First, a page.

Ikea Furniture Continues to Put Young Children in Danger

Jan 16, 2019
by Adler Markoff & Associates

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    Ikea Furniture Continues to Put Young Children in Danger

    In the United States, television and furniture tip-overs result in dozens of child injuries every day and nearly 40 deaths each year. Many consumer safety advocates feel companies are doing little to prevent these horrible accidents — most notably those caused by Ikea’s “Malm” line of dressers, which have already crushed and killed at least nine children in the United States.

    Keep reading to learn more about how Ikea skirts industry safety standards, find out about previous lawsuits against the furniture manufacturer, and discover how to file your legal claim if you or someone you know suffered injuries.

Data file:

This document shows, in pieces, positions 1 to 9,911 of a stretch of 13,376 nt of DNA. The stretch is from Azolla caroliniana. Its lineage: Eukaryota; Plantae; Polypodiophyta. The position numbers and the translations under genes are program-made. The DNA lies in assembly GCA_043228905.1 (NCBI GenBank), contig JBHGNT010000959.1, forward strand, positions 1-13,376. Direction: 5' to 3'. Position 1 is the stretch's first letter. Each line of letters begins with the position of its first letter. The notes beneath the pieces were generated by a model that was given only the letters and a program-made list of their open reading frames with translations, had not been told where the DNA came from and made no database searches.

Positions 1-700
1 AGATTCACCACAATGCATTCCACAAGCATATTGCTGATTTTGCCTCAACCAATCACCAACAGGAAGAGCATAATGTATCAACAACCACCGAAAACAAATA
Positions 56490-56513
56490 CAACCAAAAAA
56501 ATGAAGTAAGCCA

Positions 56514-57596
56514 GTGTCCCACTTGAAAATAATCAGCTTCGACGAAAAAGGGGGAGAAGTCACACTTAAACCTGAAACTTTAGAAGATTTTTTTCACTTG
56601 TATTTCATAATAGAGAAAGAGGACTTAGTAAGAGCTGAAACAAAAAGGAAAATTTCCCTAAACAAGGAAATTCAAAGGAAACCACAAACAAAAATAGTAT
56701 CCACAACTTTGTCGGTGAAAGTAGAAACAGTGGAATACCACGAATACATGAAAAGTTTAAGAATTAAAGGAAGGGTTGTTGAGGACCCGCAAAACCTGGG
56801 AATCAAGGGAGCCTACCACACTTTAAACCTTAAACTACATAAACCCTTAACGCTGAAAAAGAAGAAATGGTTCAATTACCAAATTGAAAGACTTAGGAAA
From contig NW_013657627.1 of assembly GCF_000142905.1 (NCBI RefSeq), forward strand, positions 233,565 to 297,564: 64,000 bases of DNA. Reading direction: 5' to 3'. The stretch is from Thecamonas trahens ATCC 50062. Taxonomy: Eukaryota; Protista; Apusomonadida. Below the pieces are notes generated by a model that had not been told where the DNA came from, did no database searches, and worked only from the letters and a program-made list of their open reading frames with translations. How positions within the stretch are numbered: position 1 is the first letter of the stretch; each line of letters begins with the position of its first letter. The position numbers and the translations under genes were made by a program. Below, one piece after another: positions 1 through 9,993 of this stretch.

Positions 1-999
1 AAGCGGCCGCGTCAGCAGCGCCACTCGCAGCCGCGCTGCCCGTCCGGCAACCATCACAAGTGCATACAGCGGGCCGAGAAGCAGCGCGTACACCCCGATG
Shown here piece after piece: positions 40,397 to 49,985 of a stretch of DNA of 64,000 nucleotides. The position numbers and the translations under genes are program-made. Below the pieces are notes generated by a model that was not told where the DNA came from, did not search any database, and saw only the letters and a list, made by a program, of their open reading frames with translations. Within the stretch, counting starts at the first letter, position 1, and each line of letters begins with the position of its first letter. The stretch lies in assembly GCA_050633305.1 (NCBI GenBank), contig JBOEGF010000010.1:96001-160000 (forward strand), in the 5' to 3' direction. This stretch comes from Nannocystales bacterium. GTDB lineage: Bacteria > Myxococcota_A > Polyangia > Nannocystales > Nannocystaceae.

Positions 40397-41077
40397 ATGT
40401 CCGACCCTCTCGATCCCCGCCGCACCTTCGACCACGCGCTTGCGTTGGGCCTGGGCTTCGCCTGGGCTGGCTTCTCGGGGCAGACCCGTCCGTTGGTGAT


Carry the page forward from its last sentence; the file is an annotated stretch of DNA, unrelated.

Ikea’s “Malm” Dresser Is Dangerous and Defective

    In the fall of 2017, Ikea issued a massive recall of three-, four-, five-, and six-drawer Malm furniture pieces as well as numerous other items manufactured through June 2016. Not one of the recalled pieces met safety standards from the American Society for Testing and Materials (ASTM International), which state that a “chest or dresser that is over 30 inches high should be able to stay upright when a 50-pound weight … hangs from an open drawer.”

    However, companies aren’t obligated by law to comply with ASTM standards, and Ikea chose to ignore them when manufacturing its Malm dressers. And since Ikea sells their own products online and through their own stores, they’ve been able to bypass the more stringent safety standards that most big-box retailers abide by for the merchandise on their shelves.